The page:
An abscess is a localised collection of pus that generally develops in response to infection. An abscess is typically painful, and it appears as a swollen area that is warm to the touch. The skin surrounding an abscess typically appears pink or red.
Abscesses can develop in many parts of the body, but they usually involve the skin surface. Common sites affected include the armpits, groin, rectal area (perirectal abscess), the external vaginal area (Bartholin abscess), and along the tailbone (pilonidal abscess).
Abscesses can also affect the brain, kidneys, liver (hepatic abscess), lungs, teeth (dental abscess), and tonsils (peritonsillar abscess).
Inflammation surrounding hair follicles can lead to the formation of abscesses. Skin abscesses are often referred to as boils.
Unlike other infections, antibiotics alone will not cure an abscess. In general, abscesses must open and drain to improve.
Abscesses are typically caused by either an inflammatory reaction to an infectious process (bacteria or parasite).
The infectious organisms or foreign material cause an inflammatory response in the body, which triggers the body’s immune system to form a cavity or capsule to contain the infection and prevent it from spreading to other parts of the body.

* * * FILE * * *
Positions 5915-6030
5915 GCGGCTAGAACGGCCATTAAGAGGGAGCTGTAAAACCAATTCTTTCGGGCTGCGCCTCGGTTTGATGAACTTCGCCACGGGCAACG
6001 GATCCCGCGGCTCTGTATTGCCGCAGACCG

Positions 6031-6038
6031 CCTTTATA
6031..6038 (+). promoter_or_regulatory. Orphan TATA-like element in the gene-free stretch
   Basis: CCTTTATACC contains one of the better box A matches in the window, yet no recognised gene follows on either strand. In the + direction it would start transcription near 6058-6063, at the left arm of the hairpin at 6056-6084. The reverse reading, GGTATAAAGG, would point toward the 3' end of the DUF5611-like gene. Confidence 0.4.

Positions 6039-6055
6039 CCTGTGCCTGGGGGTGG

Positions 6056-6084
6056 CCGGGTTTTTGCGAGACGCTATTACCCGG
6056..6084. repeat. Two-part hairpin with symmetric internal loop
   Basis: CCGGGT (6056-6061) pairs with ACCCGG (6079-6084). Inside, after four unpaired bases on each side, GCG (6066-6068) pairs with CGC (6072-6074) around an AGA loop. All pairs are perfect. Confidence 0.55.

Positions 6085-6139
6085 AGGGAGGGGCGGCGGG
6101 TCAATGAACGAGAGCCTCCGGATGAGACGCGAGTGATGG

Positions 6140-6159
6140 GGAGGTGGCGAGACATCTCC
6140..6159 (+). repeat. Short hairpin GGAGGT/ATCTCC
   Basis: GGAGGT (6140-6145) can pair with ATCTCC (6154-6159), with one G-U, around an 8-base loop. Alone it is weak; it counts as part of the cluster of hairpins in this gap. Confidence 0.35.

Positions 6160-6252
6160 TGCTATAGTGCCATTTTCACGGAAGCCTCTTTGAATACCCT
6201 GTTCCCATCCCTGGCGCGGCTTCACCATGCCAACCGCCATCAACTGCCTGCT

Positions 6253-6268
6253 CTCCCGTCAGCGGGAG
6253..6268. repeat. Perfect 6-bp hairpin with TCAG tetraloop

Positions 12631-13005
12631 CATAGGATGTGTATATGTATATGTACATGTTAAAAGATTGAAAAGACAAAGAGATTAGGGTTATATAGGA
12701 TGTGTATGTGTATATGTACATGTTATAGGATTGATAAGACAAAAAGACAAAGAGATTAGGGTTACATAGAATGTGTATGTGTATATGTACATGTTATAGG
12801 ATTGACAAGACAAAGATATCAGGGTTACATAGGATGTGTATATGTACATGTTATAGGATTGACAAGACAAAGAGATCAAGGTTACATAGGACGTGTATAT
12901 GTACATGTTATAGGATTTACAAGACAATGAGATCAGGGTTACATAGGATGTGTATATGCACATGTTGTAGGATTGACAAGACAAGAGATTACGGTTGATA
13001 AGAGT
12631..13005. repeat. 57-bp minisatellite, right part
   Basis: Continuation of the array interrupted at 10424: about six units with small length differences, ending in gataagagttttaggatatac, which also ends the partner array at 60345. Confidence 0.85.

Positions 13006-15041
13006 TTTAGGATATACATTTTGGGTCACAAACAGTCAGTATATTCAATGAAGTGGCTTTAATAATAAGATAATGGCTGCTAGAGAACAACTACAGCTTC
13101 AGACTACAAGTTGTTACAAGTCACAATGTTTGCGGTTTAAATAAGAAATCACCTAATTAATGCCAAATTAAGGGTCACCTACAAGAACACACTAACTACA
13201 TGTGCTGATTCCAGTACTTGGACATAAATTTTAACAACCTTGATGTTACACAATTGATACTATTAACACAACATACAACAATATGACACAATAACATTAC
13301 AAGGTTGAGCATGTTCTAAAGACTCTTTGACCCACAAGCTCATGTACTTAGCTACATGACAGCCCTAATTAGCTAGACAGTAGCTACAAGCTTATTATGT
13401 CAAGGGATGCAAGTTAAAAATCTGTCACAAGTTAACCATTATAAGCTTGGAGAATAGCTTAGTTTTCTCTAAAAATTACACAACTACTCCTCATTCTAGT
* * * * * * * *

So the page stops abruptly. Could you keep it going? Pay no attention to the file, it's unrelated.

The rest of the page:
The interior of the abscess liquefies, and pus develops (which contains dead cells, bacteria, and other debris). This area then begins to expand creating tension and inflammation of the overlying skin.
People with weakened immune systems can develop abscesses more often because their body’s ability to fight infection is decreased.
The symptoms of an abscess vary depending on the location of the abscess, but in general individuals will experience the following: pain, pustular drainage spontaneous rupture may occur.
Most abscesses are likely to get worse without proper incision and drainage. The infection can potentially spread to the tissues, and even into the bloodstream.
If the infection spreads, fever, nausea, vomiting, increasing pain, and increasing skin redness may develop. In most cases one needs to contact a doctor if the sore is larger than 1 cm or one-half inch across.
This sore continues to enlarge and becomes more painful. The person has an underlying illness such as AIDS, cancer, diabetes, leukemia, sickle cell disease, or peripheral vascular disease.
Pus from any abscess is taken to the laboratory to trace the germ that might have caused this problem.